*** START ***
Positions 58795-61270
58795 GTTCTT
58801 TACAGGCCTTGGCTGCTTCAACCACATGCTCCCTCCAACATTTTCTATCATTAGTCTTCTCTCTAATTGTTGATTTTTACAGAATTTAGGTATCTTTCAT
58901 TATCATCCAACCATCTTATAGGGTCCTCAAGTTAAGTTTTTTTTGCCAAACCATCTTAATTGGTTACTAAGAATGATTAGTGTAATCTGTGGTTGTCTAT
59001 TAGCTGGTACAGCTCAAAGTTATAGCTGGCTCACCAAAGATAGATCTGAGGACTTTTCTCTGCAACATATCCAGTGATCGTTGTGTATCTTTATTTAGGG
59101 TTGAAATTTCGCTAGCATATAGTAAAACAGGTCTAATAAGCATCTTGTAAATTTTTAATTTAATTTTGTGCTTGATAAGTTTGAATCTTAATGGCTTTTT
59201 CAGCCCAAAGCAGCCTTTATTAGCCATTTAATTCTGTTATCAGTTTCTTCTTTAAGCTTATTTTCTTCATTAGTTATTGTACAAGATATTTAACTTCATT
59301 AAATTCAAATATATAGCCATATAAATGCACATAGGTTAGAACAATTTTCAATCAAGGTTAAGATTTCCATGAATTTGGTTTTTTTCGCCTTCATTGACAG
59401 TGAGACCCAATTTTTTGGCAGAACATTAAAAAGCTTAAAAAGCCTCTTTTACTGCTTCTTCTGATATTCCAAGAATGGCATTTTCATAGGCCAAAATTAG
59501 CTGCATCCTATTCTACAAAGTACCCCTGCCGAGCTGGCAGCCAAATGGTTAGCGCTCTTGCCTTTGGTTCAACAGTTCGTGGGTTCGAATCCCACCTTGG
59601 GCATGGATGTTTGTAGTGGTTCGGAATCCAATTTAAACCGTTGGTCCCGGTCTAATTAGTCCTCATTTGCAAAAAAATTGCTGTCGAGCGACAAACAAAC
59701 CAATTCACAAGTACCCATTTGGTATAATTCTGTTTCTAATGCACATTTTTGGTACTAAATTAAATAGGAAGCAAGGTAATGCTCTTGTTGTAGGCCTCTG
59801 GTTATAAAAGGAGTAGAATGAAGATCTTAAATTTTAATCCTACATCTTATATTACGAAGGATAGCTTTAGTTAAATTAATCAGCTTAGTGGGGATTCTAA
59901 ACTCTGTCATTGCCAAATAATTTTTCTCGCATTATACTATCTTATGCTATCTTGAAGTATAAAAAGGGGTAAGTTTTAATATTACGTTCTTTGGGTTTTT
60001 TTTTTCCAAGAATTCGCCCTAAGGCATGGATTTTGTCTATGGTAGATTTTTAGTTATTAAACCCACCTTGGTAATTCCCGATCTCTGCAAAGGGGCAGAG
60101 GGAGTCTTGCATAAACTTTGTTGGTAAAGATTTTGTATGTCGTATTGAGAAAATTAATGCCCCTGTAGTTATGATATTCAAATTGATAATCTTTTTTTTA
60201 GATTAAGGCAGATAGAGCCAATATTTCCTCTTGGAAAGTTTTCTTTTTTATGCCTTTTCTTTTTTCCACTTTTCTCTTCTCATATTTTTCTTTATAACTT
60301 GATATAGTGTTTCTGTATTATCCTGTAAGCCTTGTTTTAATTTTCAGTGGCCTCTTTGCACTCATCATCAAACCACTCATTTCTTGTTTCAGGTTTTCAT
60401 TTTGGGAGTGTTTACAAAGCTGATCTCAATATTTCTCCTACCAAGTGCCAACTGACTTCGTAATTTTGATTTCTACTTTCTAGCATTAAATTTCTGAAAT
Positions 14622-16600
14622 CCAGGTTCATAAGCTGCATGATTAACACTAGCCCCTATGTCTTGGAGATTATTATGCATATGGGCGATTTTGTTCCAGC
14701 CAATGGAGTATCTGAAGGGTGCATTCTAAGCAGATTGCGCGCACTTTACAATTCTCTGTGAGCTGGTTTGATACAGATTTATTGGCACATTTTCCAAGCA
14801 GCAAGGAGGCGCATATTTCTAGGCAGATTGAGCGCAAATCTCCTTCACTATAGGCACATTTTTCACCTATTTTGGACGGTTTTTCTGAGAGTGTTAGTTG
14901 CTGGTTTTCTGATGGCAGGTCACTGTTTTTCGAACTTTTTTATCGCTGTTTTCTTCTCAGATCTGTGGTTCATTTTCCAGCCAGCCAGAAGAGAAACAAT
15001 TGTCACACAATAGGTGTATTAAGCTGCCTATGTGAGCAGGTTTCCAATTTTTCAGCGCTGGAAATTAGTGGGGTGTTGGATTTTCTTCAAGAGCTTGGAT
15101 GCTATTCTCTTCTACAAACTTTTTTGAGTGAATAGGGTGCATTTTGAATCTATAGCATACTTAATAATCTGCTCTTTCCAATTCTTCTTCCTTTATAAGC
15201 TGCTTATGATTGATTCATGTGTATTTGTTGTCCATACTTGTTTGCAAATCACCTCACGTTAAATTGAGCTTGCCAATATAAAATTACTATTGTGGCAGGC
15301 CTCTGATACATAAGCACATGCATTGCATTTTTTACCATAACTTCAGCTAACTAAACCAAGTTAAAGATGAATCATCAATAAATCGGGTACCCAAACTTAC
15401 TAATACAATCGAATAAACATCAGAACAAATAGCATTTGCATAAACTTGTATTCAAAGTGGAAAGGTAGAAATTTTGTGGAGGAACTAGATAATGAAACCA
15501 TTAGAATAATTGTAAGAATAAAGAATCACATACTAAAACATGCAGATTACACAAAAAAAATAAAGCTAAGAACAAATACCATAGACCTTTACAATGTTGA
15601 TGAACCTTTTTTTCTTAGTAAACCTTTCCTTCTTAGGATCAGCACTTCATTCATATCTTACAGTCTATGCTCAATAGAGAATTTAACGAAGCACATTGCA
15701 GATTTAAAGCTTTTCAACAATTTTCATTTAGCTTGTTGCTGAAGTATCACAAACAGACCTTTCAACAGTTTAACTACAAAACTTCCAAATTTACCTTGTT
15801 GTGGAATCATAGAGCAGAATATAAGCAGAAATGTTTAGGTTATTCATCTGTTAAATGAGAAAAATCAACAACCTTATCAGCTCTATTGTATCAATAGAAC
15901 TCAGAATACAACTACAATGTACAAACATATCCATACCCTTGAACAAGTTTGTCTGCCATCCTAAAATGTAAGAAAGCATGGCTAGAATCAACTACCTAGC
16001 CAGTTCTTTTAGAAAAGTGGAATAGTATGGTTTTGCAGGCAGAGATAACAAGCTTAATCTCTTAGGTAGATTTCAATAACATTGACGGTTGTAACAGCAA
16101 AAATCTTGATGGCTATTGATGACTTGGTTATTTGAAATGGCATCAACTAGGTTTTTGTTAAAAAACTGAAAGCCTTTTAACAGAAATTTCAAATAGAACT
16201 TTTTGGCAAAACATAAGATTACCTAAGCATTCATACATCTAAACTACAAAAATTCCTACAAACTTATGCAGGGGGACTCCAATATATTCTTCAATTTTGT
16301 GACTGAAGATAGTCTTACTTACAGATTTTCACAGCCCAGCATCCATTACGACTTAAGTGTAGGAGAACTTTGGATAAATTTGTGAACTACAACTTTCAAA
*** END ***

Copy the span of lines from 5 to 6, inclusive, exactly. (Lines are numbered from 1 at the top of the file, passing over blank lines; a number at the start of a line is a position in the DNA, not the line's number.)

59001 TAGCTGGTACAGCTCAAAGTTATAGCTGGCTCACCAAAGATAGATCTGAGGACTTTTCTCTGCAACATATCCAGTGATCGTTGTGTATCTTTATTTAGGG
59101 TTGAAATTTCGCTAGCATATAGTAAAACAGGTCTAATAAGCATCTTGTAAATTTTTAATTTAATTTTGTGCTTGATAAGTTTGAATCTTAATGGCTTTTT